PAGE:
Pinterest has 70+ million users, $0.78 revenue per pin, and consists of 90% organic pinning. Instagram has 150+ million users, 16+ billion photos, and 1+ billion likes. Tumblr has 225 million monthly visits, 118+ million blogs, 53+ billion posts, and 80+ million posts per day.
If you think about it, Pinterest is really the Google of the visual web. I can’t tell you how many times I have gone to Pinterest to search for something I am looking for over Google lately. If you haven’t done so already, the next time you are searching for something, type it into Pinterest and see what kind of results you get. You may be surprised what you find.
Sharad shares a case study with us and found that in a sample of retailers 3 months before and after rich pins came out, there was an 82% jump in re-pins for rich pin brands. Also, 50% of visits happen after 3.5 months of first pinning and 50% of the orders happen after 2.5 months of pinning.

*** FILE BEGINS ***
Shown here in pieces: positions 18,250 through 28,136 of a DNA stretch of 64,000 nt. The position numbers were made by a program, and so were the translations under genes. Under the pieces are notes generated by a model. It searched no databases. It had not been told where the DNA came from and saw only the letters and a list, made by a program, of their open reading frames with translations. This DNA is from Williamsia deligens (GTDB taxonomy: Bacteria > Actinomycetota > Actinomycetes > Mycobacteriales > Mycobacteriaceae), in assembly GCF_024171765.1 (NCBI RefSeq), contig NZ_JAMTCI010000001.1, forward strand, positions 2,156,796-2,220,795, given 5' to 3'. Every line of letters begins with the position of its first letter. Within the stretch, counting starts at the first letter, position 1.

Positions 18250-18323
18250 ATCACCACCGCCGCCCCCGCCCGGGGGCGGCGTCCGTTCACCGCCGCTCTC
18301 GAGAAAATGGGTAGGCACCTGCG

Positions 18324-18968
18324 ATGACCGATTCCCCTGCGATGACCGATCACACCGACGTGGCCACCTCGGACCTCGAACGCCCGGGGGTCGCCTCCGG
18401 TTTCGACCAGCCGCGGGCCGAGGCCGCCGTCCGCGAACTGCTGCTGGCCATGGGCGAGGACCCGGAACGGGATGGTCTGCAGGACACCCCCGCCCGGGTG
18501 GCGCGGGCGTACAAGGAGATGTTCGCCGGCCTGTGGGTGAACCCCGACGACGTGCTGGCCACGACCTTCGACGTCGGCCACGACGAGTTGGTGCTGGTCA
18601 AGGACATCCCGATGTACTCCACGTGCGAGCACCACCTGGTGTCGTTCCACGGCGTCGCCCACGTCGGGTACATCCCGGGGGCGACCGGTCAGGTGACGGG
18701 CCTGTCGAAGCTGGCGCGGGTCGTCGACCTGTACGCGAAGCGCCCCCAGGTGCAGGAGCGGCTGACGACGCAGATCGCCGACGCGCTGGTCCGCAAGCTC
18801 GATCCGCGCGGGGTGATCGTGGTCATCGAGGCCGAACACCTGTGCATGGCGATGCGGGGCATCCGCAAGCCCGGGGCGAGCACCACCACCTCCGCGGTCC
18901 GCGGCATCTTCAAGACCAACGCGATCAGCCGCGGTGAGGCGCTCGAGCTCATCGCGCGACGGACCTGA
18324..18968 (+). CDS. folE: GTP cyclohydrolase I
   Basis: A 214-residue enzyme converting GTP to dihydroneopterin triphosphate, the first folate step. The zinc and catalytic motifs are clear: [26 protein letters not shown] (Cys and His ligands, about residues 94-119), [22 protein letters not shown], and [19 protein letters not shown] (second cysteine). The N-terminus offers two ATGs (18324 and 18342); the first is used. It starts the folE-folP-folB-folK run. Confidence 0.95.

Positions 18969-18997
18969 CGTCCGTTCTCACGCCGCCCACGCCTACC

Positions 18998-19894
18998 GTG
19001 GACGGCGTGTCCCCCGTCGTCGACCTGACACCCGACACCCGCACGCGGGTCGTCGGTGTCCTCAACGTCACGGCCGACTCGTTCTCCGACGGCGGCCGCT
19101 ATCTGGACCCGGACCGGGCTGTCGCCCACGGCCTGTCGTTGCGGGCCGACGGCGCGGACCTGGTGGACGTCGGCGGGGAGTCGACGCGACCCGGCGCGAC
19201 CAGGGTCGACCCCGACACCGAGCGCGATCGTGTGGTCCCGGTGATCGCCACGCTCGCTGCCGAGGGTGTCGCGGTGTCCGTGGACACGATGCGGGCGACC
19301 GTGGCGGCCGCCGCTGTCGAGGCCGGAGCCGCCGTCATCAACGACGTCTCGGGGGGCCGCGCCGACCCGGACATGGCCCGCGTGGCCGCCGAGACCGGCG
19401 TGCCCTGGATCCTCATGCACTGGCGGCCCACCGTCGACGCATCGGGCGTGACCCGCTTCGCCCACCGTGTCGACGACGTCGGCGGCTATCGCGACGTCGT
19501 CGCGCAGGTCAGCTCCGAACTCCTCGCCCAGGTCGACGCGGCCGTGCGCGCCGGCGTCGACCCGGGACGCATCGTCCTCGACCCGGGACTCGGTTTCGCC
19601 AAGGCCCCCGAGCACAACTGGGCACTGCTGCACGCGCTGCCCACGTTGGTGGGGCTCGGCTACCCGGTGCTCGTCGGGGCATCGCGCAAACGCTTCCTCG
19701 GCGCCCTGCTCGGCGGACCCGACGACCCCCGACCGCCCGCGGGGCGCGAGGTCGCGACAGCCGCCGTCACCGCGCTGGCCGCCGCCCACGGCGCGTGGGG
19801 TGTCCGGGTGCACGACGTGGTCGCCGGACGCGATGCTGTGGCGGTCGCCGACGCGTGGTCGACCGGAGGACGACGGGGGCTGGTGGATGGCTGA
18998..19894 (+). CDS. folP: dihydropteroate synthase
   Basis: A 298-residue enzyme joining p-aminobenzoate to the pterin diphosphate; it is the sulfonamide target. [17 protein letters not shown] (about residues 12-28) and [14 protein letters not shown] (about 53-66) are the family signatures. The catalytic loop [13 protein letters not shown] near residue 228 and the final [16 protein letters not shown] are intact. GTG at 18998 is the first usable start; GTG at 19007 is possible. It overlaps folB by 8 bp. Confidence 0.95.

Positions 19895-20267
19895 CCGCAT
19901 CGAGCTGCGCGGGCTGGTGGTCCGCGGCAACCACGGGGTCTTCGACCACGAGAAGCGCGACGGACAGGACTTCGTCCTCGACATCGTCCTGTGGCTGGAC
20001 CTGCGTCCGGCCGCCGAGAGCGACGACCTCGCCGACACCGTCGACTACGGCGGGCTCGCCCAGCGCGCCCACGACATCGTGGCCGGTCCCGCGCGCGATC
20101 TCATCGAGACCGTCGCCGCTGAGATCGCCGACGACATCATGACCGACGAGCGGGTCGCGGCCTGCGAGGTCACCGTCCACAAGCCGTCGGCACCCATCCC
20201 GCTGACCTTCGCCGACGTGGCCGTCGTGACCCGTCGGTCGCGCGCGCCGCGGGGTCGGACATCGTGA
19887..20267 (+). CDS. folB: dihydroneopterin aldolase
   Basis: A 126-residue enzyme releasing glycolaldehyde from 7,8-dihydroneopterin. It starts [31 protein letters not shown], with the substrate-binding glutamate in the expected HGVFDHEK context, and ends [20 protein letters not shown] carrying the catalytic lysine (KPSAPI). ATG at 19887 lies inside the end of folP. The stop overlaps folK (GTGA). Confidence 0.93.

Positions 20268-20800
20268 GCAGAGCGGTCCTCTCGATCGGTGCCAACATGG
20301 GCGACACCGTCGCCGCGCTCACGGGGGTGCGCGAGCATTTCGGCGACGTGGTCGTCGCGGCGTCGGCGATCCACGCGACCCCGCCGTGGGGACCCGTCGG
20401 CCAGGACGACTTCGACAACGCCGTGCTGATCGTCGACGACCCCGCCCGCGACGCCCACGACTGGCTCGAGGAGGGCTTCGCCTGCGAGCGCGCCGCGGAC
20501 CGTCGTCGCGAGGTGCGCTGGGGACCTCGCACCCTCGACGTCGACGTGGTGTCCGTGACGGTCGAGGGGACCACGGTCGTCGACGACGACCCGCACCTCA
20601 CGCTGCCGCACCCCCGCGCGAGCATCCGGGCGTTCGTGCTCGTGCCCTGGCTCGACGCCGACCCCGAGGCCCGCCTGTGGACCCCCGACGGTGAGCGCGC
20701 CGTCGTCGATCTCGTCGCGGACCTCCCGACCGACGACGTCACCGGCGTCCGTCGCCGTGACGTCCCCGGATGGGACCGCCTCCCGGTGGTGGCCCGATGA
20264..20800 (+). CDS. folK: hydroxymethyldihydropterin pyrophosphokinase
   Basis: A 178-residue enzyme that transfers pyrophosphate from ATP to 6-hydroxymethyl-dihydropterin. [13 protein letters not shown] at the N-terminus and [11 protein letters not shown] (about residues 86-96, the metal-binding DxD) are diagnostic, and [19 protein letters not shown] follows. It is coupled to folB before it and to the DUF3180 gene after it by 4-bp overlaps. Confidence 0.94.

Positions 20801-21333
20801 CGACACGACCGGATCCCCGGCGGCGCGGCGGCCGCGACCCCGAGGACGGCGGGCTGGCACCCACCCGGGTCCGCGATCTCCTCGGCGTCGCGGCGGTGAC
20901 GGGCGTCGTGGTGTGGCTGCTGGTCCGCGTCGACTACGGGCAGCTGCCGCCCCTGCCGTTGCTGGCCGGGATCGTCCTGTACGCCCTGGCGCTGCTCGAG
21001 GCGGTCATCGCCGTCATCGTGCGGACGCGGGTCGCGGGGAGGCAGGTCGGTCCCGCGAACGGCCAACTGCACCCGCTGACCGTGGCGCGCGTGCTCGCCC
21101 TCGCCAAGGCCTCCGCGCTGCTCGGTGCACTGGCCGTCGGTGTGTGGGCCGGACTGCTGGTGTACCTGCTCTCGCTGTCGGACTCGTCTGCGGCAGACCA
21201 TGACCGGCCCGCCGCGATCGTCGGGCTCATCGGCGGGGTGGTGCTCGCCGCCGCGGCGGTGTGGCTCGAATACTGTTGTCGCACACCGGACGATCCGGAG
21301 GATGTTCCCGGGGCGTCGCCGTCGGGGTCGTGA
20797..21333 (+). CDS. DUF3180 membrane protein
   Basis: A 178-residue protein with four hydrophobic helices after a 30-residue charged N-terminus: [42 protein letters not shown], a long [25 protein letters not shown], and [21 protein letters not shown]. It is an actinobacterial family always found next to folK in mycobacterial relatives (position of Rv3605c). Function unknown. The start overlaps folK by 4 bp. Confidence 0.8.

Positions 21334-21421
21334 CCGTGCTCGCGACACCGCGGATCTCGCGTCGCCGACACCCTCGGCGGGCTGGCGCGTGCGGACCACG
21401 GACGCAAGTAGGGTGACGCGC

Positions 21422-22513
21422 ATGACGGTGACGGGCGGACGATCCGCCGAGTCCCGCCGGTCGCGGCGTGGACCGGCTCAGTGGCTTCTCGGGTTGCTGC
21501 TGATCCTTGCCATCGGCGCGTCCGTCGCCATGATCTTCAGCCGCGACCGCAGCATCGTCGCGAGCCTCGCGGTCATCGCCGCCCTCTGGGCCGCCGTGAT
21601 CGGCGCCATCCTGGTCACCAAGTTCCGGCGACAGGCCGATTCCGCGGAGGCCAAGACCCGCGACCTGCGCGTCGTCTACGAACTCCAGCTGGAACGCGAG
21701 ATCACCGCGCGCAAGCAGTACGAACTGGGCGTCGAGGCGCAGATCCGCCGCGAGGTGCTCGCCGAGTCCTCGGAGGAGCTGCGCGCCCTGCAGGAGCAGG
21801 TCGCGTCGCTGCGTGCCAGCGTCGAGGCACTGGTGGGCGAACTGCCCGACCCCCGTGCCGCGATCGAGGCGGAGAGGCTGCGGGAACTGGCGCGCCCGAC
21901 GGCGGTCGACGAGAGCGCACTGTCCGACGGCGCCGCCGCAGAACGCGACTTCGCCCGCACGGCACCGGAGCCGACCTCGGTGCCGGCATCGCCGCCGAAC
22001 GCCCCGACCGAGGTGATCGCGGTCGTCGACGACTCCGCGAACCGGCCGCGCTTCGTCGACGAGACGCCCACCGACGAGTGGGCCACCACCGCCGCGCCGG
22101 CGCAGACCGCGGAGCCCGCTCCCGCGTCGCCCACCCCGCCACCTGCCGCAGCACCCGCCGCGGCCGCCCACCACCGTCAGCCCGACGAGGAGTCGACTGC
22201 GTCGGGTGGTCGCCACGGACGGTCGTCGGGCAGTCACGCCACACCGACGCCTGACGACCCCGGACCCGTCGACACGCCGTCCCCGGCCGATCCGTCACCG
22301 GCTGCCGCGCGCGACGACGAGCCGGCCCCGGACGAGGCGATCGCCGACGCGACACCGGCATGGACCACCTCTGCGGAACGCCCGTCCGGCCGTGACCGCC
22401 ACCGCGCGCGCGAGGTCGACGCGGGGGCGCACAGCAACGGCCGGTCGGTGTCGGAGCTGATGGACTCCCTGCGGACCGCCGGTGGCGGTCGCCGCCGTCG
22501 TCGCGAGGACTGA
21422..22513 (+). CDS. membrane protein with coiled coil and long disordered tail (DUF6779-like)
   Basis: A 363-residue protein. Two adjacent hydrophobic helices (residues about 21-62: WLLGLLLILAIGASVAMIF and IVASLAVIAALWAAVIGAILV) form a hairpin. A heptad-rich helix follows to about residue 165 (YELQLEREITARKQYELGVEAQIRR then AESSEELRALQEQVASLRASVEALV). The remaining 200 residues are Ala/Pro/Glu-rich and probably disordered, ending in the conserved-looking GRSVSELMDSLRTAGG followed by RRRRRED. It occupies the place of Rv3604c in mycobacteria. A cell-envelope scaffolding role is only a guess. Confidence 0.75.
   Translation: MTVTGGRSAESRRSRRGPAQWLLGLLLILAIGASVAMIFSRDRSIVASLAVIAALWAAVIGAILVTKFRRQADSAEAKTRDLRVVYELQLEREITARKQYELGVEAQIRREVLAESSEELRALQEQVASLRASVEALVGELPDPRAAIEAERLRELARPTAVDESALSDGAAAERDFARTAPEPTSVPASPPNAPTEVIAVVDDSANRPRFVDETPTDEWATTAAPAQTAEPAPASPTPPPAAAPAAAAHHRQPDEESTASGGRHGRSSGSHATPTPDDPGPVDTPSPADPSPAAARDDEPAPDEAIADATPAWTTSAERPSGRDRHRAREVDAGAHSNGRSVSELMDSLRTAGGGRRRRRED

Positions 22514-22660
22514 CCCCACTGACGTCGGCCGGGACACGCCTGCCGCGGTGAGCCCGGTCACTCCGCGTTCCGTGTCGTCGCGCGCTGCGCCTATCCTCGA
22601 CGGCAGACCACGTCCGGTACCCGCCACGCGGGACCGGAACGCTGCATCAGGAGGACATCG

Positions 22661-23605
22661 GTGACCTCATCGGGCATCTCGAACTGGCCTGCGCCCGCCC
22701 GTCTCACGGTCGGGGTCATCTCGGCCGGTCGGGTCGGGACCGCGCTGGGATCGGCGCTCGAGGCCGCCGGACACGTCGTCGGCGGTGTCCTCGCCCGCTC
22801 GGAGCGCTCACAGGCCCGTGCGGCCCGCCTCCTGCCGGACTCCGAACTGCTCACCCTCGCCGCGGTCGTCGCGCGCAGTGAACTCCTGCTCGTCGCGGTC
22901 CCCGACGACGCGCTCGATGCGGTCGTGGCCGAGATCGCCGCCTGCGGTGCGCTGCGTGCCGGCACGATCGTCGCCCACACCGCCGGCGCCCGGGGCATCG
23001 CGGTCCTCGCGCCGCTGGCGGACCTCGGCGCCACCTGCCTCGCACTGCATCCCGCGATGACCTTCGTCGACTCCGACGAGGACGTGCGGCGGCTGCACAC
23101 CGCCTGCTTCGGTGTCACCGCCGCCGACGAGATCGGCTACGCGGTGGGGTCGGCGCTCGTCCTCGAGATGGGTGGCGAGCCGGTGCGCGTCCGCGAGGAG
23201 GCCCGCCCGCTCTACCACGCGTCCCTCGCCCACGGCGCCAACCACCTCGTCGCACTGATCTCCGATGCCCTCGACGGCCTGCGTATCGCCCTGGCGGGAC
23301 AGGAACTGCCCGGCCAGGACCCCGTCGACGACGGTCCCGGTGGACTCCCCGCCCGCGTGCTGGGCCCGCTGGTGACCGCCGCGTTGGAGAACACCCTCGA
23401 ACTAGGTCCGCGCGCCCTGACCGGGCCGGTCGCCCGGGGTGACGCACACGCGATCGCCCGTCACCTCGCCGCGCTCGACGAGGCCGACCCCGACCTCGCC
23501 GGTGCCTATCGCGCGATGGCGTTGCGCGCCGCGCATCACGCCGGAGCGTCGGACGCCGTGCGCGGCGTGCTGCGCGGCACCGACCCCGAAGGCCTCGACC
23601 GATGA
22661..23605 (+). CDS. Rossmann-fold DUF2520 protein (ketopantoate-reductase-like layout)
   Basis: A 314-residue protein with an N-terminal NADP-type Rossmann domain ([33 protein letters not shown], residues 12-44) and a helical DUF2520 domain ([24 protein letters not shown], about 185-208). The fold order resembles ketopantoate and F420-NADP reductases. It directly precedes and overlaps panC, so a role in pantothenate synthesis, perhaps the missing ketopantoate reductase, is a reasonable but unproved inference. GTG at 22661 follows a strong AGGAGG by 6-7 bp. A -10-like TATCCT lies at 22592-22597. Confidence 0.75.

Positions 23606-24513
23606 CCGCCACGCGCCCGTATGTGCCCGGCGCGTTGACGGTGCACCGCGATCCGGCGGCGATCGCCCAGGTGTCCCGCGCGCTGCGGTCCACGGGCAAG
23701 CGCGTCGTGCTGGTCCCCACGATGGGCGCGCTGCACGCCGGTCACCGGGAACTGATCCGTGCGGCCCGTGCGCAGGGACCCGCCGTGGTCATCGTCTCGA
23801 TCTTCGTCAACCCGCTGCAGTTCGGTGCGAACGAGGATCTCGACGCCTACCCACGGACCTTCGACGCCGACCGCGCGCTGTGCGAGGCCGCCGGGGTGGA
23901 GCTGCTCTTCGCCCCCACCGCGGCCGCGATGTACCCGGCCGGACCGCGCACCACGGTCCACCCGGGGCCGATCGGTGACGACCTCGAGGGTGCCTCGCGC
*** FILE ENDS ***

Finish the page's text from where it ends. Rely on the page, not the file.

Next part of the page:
Here are a few ways to optimize your website for Pinterest:
- Implement the pin-it button to your website
- On-hover pin-it button
- Have a pin-it call to action above the fold
- Add the pin-it button on your mobile site
- Implement rich pins
Sharad goes on to share another case study about a jewelry brand that generated 34% of orders through their board pins. They did this by keeping their boards full of fresh new images of products currently in stock, making sure to have a healthy mix of product pins that lead to their website products pages, and using keyword rich pin descriptions for SEO purposes. Doing that helps their pins be seen by more people searching for a particular term.
Here are a few tips on optimizing your Pinterest profile:
- Pin often throughout the day to make sure your pins are being seen by various visitors during the day.
- Use keywords from Google Analytics to select popular board topics and make sure to use those keywords in your board descriptions and pin descriptions.
- Make friends, and convert your site pinners into followers by engaging with their content too.